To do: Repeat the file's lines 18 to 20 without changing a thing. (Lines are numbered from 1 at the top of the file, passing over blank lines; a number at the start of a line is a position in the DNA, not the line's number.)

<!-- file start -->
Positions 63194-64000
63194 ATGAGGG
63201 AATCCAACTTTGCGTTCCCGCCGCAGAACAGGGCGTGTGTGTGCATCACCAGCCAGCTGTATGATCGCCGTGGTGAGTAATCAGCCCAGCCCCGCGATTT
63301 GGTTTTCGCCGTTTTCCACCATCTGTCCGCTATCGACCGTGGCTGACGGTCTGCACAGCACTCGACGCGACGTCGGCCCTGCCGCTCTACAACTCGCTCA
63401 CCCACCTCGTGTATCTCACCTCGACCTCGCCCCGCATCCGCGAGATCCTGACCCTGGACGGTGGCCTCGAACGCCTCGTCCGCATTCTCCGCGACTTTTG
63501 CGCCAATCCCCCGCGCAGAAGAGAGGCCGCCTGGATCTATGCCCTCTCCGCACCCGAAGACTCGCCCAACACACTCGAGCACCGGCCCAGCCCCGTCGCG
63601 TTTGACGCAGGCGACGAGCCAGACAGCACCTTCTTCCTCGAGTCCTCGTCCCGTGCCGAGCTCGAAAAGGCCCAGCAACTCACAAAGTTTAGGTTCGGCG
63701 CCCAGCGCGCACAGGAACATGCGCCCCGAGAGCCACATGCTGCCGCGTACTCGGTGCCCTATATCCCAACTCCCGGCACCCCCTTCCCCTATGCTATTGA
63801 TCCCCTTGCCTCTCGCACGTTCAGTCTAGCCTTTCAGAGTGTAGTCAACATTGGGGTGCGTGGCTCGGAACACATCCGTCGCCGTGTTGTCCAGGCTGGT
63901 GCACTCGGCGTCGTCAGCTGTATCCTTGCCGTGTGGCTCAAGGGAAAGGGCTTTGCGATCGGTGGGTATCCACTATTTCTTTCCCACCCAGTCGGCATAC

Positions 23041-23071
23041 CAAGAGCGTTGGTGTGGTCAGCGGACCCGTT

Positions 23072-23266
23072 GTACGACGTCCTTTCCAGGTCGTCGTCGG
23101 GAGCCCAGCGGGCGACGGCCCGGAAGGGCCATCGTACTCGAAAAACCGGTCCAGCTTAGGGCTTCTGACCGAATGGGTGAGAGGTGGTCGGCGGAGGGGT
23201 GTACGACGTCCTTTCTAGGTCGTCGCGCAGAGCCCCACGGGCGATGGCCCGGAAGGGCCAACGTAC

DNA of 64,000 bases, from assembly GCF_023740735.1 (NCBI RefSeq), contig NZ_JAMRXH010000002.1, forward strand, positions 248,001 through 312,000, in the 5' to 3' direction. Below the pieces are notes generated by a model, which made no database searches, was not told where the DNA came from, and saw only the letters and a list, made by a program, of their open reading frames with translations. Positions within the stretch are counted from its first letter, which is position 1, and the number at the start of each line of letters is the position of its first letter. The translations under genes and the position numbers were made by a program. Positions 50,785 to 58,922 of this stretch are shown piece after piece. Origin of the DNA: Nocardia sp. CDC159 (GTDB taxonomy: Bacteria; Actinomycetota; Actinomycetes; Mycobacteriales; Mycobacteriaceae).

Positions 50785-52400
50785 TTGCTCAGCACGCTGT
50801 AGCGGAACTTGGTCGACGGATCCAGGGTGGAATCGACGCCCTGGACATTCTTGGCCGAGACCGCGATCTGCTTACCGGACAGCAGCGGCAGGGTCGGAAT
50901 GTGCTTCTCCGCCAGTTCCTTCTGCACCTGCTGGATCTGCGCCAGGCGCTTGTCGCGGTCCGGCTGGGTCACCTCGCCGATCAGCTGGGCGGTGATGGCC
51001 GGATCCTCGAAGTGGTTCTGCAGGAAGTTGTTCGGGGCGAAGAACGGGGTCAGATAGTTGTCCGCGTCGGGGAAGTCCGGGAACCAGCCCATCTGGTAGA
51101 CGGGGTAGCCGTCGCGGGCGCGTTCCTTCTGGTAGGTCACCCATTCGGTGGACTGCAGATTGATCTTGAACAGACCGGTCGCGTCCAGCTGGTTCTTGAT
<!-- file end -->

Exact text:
Positions 50785-52400
50785 TTGCTCAGCACGCTGT
50801 AGCGGAACTTGGTCGACGGATCCAGGGTGGAATCGACGCCCTGGACATTCTTGGCCGAGACCGCGATCTGCTTACCGGACAGCAGCGGCAGGGTCGGAAT